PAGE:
I was talking to Dave (one of many Daves) at Dreamation and he mentioned that he really didn’t like it when GMs took certain actions to screw over players. Now, I’m a big supporter of GMs being mean, so I questioned this, and he gave an example of a GM looking at his players, realizing that they had no direction, and having a large price get put on their head to kickstart them into action.
I argued a few points for how that could make things more interesting, and the all important point that it’s unreasonable to expect that bad things wouldn’t happen to adventurers – dealing with bad things is kind of the point. Despite this, I had to concede when Dave laid down the killer point; that this had been done with no input from the players. The problem was not that it was mean, but rather that it was a betrayal of the implicit agreement between the players and the GM. That, I had to admit, was something of a problem.
Worse, it was probably an unintentional problem. The GM almost certainly was trying to create the kind of good, fruitful trouble that generates play, but he chose to do so in a way that the players took as a slap to the face. That presented an interesting challenge: how is GM supposed to distinguish good trouble (trouble that drives play, engages players and makes for fun) from bad trouble (trouble that feels arbitrary and capricious, and fails to engage the players, possibly even upsetting them).
My advice was pretty simple. The trick is that the GM doesn’t need to do bad things: instead he should set up the situation so that the bad things is balanced precariously above the players, clearly ready to fall. The important thing is that it’s clear that the bad thing will happen if the players take no action, but they have the ability to stop it if they do act. This serves to important purposes: first, it gives clear motivation for action, which may otherwise be lacking. Second, if the bad thing comes to pass (either through failure or choosing to pursue a different problem) it doesn’t feel like GM fiat because the critical decisions and actions came from the players.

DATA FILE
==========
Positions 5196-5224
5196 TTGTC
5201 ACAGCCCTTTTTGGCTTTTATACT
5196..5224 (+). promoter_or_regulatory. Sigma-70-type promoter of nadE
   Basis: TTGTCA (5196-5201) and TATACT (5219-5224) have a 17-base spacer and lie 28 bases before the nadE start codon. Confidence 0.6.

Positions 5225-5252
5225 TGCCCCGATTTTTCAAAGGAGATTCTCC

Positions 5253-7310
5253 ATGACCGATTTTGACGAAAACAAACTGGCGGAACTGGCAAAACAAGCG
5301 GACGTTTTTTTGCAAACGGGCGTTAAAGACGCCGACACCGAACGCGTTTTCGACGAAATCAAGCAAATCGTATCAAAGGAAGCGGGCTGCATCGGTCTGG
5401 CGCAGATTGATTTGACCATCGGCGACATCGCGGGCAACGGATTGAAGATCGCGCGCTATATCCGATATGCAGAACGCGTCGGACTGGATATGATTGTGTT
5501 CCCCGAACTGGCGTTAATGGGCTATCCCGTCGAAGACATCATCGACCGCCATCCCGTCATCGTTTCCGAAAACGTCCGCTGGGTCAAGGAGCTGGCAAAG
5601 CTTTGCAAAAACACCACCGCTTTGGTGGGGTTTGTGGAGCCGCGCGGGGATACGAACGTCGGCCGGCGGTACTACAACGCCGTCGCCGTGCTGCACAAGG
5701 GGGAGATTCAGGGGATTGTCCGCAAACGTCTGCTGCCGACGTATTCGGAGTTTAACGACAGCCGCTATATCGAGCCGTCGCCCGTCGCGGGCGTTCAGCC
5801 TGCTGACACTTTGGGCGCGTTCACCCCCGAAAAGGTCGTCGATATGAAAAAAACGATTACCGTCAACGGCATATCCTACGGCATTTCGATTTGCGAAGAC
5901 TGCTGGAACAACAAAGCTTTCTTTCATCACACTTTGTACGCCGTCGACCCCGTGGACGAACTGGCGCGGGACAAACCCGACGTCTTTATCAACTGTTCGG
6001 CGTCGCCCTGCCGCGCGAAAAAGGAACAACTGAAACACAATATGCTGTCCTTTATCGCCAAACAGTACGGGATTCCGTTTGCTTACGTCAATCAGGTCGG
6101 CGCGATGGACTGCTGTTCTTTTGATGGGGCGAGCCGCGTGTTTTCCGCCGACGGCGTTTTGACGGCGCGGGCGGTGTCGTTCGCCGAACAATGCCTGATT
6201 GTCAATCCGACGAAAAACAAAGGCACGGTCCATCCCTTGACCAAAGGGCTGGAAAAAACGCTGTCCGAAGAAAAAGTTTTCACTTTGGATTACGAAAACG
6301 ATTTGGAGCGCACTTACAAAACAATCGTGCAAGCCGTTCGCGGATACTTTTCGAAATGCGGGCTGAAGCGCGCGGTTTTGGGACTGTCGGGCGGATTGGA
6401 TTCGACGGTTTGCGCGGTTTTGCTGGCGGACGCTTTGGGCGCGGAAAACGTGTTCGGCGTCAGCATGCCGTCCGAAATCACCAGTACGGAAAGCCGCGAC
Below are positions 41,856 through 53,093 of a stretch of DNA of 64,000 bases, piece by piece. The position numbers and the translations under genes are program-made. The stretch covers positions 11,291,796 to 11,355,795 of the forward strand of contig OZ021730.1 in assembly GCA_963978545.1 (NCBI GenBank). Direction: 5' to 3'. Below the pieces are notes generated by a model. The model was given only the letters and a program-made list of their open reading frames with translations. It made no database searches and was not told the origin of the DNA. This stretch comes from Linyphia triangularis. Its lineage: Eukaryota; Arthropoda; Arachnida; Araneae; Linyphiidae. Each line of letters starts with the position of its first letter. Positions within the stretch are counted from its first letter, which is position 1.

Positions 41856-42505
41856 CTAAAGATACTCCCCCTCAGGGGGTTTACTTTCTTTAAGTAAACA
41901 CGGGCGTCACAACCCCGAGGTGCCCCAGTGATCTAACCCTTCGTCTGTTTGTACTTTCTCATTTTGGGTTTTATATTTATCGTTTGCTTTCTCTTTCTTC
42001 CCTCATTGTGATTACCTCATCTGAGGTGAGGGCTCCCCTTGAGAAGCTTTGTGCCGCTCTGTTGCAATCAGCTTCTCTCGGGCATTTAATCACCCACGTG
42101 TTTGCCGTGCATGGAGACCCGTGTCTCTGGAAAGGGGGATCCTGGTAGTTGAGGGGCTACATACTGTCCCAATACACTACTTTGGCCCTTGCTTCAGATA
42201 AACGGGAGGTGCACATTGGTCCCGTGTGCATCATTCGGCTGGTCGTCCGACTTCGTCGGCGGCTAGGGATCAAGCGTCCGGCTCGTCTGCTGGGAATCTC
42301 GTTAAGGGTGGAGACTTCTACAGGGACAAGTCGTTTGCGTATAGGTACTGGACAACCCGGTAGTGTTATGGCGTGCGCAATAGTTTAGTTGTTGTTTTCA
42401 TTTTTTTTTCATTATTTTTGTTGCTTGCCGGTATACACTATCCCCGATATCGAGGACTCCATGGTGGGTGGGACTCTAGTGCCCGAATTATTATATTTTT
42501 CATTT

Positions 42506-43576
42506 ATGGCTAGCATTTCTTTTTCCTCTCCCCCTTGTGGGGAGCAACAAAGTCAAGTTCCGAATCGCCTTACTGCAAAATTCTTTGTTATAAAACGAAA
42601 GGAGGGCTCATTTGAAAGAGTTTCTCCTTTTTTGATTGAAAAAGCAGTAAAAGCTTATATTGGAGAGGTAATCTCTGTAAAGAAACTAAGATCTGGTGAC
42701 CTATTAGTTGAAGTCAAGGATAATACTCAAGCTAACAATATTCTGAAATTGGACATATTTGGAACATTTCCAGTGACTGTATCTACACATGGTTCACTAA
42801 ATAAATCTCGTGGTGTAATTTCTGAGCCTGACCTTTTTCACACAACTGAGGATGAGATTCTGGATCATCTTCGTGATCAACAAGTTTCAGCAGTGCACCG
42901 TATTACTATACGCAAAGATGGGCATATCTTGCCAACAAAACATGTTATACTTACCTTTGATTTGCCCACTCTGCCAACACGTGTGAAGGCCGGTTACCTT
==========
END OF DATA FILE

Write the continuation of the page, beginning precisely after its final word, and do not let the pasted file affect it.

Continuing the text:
Put more simply, if you kill a character’s dad, that’s a jerk move. If you tell them that an old enemy has come to town to kill their dad, that’s an adventure.
1 – Tolerances will totally vary by table, based on taste and trust, but I suspect that more tables are close to Dave than they are to some of the pain-eaters I know.
2 – this is, by the way, totally oriented towards adventure gaming. Many of these assumptions will be entirely off base in other styles of play.
3 – Now, this is not to say bad things should never happen. Unexpected badness is the classic initiating event of an adventure, and players are ok with that because that’s the nature of the genre. Starting a game with the death of our family and destruction of our village is totally in bounds, because we begin play _from_ that point. However, the kind of capricious badness that a lot of people expect in the second act does not have similar blanket exemptions. If everyone at the table already has the sensibility that expects it, then great, but if they don’t then the darkness before the dawn just ends up looking like the GM taking a piss on the group.
4 -This is one of those explicit divergences between tabletop play and the fiction it models. All that conflict and tension that makes for great stories has to ground out through your players. If they’re not synced up with you, then you can expect to smell a lot of ozone and burnt plastic.